Archive for October, 2009

One of the pitfalls as a sales professional is getting so consumed by making the sale, hitting the quota that we often forget what it’s like to be a customer. When is the last time you put yourself in your customer’s shoes?

Imagine walking into a store or calling a business and you are greeted by you — that’s a weird thought — me selling to me. How would the “customer you” respond to the “sales professional you”?

Can you honestly say “I’d like doing business with the sales me”? If not maybe you should evaluate your sales technique or rather your customer service technique. Customer service is integrally tied with sales. If you lack the service side of sales you will definitely struggle in successfully winning and more importantly keeping customers.

I’m a firm believer that if you take care of a customer or a prospect it will pay dividends. Sometimes I will steer the prospect in a completely different direction other than my product set – a direction right for him.

Now you may think that’s crazy, but I know if I take care of the customer instead of selfishly pushing for sale it will most likely lead to a future sale. A sale may not come directly from him but in the way of a sales referral. Because I guarantee if someone asks him to recommend a software/hardware provider my name will be at the top of his referral list.

A few keys to thinking like a customer:

  1. Customer’s want to buy they don’t want to be sold.
    Confession I hate to shop but when I’m shopping I’m committed to buying so what are YOU going to do to help me open the wallet. Don’t sell me, show me.
  2. Customer’s want honest straight answers
    If you don’t know the answer to a question straight up tell the customer. I typically respond “I don’t know the answer to that question but I will find out and get back to you by ….” Notice I’m accomplishing three things answering the question, finding the answering and telling him WHEN I’ll get back to the customer.
  3. Tell the customer’s the real cost of a solution or product
    Don’t shy away from cost. If you’re product is worth $20,000 confidently say it’s $20,000. If you’ve presented the business case, the value and shown ROI cost is justifiable. But if haven’t outlined these points customer’s won’t justify your price.
  4. Follow-up
    Don’t leave a customer hanging. Send a thank you email. Send additional information about your product or links to industry blog articles. Give them information and service so they’ll turn to you for answers and ultimately the sale.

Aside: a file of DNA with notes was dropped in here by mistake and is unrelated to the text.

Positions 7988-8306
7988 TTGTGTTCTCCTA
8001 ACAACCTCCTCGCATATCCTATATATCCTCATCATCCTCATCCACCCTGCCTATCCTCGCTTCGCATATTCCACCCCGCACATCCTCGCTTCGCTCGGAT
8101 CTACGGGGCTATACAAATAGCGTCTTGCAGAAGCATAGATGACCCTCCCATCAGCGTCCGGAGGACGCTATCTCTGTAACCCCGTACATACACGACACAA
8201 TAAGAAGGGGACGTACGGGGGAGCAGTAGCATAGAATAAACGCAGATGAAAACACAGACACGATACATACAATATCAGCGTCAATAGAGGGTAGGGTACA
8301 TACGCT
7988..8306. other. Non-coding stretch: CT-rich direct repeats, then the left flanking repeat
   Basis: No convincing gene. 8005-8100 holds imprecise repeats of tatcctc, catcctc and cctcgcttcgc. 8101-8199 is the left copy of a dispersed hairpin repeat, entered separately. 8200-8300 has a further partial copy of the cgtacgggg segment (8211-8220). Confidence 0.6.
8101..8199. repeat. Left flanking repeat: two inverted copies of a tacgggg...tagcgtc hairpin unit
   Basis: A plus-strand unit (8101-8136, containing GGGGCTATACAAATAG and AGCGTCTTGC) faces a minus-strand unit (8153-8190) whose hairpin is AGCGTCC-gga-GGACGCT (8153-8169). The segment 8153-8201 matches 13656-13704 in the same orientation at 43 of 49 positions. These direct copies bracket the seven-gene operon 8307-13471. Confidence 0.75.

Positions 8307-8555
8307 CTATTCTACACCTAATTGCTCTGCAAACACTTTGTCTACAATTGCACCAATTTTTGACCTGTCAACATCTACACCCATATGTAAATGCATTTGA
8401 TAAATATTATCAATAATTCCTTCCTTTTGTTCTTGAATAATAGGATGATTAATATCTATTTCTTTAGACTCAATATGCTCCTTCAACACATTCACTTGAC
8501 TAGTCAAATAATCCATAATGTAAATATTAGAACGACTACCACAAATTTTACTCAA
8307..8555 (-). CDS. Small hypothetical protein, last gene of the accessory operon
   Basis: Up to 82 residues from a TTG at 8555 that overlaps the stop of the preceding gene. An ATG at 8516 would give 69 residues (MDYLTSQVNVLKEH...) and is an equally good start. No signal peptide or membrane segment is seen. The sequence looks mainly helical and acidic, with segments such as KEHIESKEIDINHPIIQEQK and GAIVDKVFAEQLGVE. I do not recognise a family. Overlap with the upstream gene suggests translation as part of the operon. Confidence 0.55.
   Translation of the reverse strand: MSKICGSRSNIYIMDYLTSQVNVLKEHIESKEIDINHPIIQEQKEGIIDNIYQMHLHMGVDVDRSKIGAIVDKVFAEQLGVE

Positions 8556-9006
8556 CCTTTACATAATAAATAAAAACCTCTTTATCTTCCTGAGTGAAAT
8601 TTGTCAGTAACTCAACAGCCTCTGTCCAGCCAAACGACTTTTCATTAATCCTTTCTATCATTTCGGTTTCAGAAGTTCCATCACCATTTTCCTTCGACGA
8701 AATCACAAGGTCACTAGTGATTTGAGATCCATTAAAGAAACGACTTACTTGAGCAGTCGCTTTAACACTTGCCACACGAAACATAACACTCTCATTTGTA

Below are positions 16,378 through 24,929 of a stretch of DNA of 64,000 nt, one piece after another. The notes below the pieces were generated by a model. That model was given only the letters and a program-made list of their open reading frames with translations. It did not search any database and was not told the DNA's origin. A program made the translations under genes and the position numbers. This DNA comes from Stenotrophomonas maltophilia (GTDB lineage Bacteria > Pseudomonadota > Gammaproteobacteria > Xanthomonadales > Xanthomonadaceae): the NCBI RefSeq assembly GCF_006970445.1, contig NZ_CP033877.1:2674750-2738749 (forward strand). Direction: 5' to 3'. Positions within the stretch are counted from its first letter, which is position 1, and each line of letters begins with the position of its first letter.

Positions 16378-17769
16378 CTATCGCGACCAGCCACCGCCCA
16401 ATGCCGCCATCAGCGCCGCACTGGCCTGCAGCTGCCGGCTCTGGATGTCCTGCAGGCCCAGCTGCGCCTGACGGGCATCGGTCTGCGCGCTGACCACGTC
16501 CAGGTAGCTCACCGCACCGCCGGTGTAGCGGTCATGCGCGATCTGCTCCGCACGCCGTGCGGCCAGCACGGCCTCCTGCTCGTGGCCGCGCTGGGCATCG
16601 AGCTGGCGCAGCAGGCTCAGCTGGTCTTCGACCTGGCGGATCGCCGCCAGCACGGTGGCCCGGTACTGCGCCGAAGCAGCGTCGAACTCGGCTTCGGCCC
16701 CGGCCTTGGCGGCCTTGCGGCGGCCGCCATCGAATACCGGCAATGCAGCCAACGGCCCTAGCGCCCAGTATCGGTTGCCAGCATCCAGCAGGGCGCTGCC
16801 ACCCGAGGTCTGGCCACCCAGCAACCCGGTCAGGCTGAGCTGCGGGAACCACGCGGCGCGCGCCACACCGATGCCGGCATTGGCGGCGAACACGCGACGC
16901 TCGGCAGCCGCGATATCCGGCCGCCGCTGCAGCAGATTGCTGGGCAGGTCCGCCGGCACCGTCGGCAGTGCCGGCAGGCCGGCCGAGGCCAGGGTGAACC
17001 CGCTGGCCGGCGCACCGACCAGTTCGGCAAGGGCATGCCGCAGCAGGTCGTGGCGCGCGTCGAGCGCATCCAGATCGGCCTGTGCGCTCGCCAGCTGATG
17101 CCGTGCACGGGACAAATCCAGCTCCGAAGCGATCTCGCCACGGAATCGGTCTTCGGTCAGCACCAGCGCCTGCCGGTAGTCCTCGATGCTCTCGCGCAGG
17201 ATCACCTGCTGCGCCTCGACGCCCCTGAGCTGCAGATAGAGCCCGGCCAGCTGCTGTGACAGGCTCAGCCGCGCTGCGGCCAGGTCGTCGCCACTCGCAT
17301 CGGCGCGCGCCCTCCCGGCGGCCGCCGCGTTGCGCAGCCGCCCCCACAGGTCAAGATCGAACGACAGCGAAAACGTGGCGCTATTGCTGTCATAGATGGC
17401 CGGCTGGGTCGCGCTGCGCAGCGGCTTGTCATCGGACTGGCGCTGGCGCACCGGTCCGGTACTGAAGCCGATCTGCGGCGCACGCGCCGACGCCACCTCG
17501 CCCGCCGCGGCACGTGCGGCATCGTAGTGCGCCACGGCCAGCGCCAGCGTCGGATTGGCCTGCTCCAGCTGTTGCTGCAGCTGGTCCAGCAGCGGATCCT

5. Be gracious!
    Gratitude is a secret key to ongoing success. When you have a personal meeting, get a referral or win a sales contract make sure to send a thank you note. I guaruntee if I get a referral from today’s unqualified prospect he’ll get a note of thanks from me. Everyone wants to be appreciated so show your customers and prospects a little love

This are just a few thoughts. I’m sure open to hearing some of you ideas for thinking like a customer so you can better serve the customer

Happy Selling!


I’m revisiting this old blog post because of an experience I had recently where I was sitting on the outside listening in to a sales conversation.

You always hear “you gotta drive the sales process” or “manage the sales process to success”. These are great mantras but how do you really do this?

Are you listening or selling?

Are you listening or selling?

One of the keys to driving your sales process is to simply listen. I don’t mean going through the motion of listening but truly listening.

How often do you find your self “listening” but really are truly planning your tactful response?I’d be willing to bet your doing the later more than listening. The number 1 clue your’re not listening or listening poorly….you’re stepping on your customer’s conversation. DON’T Interrupt the customer!

Keys to effective listening:

  1. Give 100% Attention to the customer.